Can Schemas Motivate?

In an influential paper entitled “Schemas and Motivation,” the cognitive anthropologist Roy D’Andrade once remarked on the curious lack of relation (with reference to anthropological theory) …between culture and action. Of course, one can say ‘people do what they do because their culture makes them do it.’ The problem with this formulation is that …

Culture and Action, or Why Action Theory is not Optional

The main reason social scientists study culture is because of the (sometimes implicit) hypothesis that culture “affects” or “causes” action (Swidler 2001a, 2001b; Vaisey 2009). If culture was a causally inert cloud of stuff floating around doing nothing, it would not be worth anyone’s attention. That is, cultural theory and …

Habit versus Skill

Habit versus Skill Ascriptions Habit and skill tend to be run together in social theory and the philosophy of action (Dalton, 2004). However, there are good conceptual and empirical reasons to keep them distinct (Douskos, 2017b). Notably, the ascription of skill and habits entail different things about action, and only …

Habit as Prediction

In a previous post, Mike Strand points to the significant rise of the “predictive turn” in the sciences of action and cognition under the banner of “predictive processing” (Clark, 2015; Wiese & Metzinger, 2017). This turn is consequential, according to Mike, because it takes prediction and turns it from something …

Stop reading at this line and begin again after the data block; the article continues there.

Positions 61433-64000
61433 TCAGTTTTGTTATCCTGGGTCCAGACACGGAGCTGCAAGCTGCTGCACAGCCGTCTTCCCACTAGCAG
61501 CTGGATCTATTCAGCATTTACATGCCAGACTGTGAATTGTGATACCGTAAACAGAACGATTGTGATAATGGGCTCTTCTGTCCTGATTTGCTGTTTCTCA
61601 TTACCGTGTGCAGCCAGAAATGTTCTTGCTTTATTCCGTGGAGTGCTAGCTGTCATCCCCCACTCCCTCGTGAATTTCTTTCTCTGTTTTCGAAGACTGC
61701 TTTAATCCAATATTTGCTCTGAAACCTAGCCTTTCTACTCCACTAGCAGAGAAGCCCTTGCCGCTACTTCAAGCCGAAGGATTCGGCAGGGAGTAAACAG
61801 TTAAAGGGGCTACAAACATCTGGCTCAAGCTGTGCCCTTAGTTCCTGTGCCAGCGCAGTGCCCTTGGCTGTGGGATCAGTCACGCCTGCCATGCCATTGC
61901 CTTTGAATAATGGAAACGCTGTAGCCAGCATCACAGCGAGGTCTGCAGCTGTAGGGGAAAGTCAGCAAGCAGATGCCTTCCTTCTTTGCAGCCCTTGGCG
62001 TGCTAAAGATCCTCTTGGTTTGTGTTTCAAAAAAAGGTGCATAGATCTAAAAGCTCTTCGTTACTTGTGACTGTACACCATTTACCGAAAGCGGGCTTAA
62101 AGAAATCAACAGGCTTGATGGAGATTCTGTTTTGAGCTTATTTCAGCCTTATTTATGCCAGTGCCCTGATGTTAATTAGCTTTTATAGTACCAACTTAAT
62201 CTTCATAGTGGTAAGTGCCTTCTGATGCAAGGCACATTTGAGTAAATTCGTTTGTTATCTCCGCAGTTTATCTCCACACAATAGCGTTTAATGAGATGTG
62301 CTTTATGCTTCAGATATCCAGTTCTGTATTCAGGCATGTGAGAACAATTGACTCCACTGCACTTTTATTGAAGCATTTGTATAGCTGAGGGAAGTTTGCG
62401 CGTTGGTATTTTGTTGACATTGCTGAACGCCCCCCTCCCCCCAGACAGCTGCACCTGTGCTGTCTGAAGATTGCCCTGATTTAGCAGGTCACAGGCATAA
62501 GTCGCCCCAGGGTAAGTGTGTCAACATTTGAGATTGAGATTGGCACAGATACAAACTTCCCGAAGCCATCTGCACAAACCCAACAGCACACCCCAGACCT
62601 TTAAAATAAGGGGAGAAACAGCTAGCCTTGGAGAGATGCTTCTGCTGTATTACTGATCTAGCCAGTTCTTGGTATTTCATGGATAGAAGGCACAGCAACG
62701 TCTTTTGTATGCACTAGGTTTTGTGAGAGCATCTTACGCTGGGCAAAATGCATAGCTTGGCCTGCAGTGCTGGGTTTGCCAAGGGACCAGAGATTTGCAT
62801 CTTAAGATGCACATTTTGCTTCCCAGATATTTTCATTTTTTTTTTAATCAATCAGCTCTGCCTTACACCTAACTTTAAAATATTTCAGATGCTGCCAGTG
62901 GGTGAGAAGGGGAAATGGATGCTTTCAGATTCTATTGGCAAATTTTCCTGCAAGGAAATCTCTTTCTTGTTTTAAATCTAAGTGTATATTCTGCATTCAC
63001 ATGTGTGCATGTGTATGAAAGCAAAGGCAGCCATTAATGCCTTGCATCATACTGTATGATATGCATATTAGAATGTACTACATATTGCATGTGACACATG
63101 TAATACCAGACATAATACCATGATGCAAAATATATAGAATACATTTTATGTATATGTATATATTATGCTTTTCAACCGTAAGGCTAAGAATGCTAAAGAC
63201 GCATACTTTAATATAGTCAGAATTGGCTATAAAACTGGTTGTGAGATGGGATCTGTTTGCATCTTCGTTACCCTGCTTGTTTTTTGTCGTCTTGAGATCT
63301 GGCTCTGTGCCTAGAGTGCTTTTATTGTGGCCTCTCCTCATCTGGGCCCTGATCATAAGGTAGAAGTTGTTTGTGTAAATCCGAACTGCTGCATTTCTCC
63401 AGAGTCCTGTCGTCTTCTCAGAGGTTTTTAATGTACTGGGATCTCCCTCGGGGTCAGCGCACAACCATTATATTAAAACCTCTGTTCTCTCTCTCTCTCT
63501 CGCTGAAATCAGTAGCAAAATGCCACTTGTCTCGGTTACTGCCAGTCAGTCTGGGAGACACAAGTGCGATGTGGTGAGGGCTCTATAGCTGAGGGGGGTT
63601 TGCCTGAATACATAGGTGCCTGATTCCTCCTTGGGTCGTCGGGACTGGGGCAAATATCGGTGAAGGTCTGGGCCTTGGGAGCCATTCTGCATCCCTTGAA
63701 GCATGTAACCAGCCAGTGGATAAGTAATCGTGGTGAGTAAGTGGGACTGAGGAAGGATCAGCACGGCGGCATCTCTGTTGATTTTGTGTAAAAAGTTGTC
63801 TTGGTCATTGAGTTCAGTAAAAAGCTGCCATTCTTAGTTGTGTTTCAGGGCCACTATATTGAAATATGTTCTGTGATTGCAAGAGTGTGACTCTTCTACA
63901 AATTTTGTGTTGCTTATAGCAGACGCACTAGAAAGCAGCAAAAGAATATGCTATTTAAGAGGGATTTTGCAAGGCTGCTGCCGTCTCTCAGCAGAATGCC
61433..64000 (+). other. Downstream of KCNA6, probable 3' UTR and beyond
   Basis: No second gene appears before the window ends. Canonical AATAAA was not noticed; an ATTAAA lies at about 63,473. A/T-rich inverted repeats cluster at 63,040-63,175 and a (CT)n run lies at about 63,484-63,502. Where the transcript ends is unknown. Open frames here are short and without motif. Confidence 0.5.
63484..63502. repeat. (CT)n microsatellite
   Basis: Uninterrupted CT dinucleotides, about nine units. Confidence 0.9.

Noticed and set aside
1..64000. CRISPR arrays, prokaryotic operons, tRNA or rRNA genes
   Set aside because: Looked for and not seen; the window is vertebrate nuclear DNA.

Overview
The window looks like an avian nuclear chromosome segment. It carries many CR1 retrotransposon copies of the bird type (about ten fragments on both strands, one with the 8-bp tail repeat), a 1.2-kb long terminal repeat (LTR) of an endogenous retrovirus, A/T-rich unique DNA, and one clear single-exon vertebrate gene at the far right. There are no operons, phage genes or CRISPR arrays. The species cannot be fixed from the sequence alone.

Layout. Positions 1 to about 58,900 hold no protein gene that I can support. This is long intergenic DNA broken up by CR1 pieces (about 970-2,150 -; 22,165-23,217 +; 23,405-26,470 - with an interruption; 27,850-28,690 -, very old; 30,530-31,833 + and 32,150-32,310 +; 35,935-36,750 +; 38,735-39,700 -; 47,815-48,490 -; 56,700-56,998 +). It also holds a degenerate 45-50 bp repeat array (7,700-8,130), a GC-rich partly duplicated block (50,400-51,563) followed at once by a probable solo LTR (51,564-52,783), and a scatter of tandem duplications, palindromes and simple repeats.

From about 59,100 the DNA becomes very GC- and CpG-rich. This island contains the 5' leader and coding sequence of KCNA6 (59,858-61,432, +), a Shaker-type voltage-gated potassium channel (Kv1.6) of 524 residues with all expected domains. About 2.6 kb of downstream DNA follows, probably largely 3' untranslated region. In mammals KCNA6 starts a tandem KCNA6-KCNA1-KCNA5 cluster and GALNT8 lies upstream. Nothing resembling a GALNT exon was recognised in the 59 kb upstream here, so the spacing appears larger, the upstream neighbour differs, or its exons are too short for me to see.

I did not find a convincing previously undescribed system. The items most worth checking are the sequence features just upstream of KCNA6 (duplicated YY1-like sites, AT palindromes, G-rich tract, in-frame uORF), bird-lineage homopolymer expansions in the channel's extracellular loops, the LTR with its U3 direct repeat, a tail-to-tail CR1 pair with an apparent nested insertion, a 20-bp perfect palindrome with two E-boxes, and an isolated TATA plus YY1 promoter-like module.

Did John Dewey Put Prediction into Action?

Prediction does not appear, at first, to be something that a sociologist, or really any analyst of anything, can safely ascribe to those (or that) which they are studying without running afoul of about a thousand different stringent rules that define how probability can be used for the purposes of …

Varieties of Implicitness in Cultural-Cognitive Kinds

In a previous post, I addressed some issues in applying the property of “implicitness” to cultural kinds. There I made two points; first, unlike other ontological properties considered (e.g., concerning location or constitution), implicitness is a relational property. That is, when we say a cultural kind is implicit, we presume that there is …

When Viruses Spread Social Contagion: What Covid-19 Teaches Us About Social Life

The Covid-19 pandemic has brought much grief and anxiety to the world. As deaths from the coronavirus mount and the invisible foe brings wealthy, technologically advanced societies to their knees, the world has learned not to underestimate the shocks viruses can deliver. The present outbreak’s implications are far-reaching to say the least—the …

An Argument for False Consciousness

Philosophers generally discuss belief-formation in one of two ways: internalist and externalist. Both arguments are concerned with the justification of the beliefs that a given agent purports to have. Internalists and externalists dispute the kinds of justification that can be given to a belief, in order to lend or detract …

Habitus and Learning to Learn: Part III

Language, Habitus, and Cultural Cognition The recasting of habitus as a neuro-cognitive structure conducive to learning opens up promising avenues otherwise foreclosed in traditional cultural theory (see here and here for previous discussion). However, it also opens up some analytical difficulties, especially when it comes to the role of language …

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